TO THE EDITOR:
Ben Frey, the American studies professor who runs the Cherokee language program on campus, took a small group of Cherokee-language students up to the reservation in western North Carolina for the 104th annual Cherokee Indian Fair.
Besides visiting the fair, the trip took us to Judaculla rock (an ancient inscription engraved on a large boulder), Nikwasi (a historical Cherokee town off the reservation), Oconaluftee Islands Park (a park in the center of town) and many other important places in the area.
One especially important part of the trip was a visit to Kituwah, the ancient town believed to be the place of origin for the Cherokee people.
We visited it with Tom Belt, a Cherokee professor at Western Carolina University, who gave a heartfelt address on the importance of the place.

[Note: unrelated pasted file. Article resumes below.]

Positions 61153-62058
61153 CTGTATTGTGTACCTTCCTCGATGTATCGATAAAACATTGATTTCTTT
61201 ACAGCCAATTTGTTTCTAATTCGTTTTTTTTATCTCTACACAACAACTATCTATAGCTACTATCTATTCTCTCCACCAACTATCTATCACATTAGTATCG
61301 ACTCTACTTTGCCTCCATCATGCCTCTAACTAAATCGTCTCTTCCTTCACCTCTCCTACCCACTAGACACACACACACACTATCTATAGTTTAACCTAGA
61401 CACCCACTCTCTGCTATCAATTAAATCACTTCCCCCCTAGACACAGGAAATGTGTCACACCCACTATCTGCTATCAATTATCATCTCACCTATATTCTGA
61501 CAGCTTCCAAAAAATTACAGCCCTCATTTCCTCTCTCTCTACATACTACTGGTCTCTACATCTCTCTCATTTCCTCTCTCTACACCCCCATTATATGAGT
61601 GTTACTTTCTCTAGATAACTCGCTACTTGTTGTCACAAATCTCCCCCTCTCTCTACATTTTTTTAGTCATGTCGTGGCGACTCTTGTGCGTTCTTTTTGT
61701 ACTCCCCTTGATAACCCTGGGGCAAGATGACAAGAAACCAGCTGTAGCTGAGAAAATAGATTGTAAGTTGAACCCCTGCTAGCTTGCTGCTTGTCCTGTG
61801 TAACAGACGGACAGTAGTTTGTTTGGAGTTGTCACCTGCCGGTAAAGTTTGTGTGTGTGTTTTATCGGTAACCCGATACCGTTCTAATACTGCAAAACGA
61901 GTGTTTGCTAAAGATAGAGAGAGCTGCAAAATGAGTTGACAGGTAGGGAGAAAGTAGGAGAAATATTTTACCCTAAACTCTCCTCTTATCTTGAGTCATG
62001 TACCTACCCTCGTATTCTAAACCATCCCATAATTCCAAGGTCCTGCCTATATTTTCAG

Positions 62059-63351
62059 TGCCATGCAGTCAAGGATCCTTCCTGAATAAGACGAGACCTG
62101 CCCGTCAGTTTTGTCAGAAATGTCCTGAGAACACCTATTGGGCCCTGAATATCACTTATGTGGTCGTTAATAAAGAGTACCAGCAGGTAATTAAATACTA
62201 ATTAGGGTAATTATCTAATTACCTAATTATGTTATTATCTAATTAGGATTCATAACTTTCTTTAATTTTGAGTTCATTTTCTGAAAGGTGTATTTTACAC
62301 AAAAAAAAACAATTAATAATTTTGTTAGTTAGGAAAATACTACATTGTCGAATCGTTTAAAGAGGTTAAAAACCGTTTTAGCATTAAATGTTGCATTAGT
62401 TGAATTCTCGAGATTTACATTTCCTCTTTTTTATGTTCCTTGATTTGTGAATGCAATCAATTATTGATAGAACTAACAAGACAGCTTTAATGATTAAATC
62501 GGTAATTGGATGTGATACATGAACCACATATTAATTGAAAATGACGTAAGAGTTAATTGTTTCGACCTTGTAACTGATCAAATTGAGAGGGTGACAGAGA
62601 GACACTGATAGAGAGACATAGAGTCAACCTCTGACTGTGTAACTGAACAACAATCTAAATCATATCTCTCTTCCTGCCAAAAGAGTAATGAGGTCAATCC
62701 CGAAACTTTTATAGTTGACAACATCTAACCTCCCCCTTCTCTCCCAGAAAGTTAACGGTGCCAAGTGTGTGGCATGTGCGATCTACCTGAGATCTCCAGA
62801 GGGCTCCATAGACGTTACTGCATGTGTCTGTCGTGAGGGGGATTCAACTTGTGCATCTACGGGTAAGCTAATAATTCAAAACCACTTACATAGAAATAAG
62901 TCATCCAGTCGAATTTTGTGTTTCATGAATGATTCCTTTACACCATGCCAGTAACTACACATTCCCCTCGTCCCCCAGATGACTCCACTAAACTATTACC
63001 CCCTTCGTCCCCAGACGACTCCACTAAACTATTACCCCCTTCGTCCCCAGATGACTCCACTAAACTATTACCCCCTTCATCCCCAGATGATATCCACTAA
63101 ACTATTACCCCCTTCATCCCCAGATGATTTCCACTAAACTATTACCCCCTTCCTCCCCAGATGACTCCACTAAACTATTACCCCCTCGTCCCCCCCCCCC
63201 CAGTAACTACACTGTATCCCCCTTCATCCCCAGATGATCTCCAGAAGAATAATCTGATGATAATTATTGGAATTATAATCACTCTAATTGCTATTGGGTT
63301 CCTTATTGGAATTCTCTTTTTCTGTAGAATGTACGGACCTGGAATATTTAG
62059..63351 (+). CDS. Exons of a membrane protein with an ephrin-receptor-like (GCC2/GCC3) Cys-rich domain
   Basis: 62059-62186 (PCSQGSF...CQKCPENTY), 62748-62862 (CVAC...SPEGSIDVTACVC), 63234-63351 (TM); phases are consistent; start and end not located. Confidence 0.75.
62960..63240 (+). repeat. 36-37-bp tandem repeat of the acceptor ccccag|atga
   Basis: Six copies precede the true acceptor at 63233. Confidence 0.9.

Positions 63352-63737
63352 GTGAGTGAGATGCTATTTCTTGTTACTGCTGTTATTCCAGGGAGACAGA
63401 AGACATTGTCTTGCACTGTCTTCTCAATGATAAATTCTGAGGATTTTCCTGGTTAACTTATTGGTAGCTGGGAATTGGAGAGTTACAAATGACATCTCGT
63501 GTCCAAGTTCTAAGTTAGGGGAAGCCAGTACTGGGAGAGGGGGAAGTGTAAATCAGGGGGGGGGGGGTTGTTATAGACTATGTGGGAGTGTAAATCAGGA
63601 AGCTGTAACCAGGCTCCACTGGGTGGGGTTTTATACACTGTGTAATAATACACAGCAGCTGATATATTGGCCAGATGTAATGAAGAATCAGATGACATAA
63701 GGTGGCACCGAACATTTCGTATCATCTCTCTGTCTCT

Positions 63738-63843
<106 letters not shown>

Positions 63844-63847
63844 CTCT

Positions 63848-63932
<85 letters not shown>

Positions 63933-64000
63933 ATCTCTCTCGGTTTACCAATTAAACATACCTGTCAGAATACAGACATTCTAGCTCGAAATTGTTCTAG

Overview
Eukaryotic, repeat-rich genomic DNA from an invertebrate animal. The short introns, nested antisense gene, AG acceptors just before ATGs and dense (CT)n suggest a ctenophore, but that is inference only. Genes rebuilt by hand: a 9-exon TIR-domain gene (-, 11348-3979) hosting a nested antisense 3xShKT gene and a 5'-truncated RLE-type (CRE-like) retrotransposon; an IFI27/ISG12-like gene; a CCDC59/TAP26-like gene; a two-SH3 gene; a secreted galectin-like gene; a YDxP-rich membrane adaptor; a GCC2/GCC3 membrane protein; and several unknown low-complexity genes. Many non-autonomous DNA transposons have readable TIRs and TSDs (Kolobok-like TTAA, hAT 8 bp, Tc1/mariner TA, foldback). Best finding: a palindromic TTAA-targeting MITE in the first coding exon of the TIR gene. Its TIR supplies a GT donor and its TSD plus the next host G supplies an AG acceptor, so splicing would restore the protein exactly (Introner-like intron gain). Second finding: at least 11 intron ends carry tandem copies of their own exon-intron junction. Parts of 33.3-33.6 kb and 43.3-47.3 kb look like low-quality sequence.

We participated in a class at the Cherokee-language elementary school, New Kituwah Academy. Also, we were able to see a stickball game between the Wolf Clan and Big Cove.
The group was small, only six students, but this gave the trip an intimacy that allowed us to have many important conversations about Cherokee heritage, linguistics, race, colonialism and modern Cherokee society that we could not have had with a larger group.
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